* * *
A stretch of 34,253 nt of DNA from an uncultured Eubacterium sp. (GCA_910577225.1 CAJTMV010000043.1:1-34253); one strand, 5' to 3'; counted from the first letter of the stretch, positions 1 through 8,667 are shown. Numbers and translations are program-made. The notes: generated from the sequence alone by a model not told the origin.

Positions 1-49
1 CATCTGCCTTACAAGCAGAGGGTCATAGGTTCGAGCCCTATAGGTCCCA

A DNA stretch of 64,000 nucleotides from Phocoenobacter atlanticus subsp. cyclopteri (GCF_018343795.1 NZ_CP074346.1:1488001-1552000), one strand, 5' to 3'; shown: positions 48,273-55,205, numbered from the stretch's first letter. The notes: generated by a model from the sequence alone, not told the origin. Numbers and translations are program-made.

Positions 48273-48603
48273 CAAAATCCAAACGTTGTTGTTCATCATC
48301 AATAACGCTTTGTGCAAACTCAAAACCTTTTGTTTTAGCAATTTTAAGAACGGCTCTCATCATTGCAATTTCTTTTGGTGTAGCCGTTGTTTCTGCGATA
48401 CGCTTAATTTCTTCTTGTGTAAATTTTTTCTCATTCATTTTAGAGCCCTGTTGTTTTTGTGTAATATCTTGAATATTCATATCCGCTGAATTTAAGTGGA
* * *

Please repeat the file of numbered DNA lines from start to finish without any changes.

A stretch of 34,253 nt of DNA from an uncultured Eubacterium sp. (GCA_910577225.1 CAJTMV010000043.1:1-34253); one strand, 5' to 3'; counted from the first letter of the stretch, positions 1 through 8,667 are shown. Numbers and translations are program-made. The notes: generated from the sequence alone by a model not told the origin.

Positions 1-49
1 CATCTGCCTTACAAGCAGAGGGTCATAGGTTCGAGCCCTATAGGTCCCA

A DNA stretch of 64,000 nucleotides from Phocoenobacter atlanticus subsp. cyclopteri (GCF_018343795.1 NZ_CP074346.1:1488001-1552000), one strand, 5' to 3'; shown: positions 48,273-55,205, numbered from the stretch's first letter. The notes: generated by a model from the sequence alone, not told the origin. Numbers and translations are program-made.

Positions 48273-48603
48273 CAAAATCCAAACGTTGTTGTTCATCATC
48301 AATAACGCTTTGTGCAAACTCAAAACCTTTTGTTTTAGCAATTTTAAGAACGGCTCTCATCATTGCAATTTCTTTTGGTGTAGCCGTTGTTTCTGCGATA
48401 CGCTTAATTTCTTCTTGTGTAAATTTTTTCTCATTCATTTTAGAGCCCTGTTGTTTTTGTGTAATATCTTGAATATTCATATCCGCTGAATTTAAGTGGA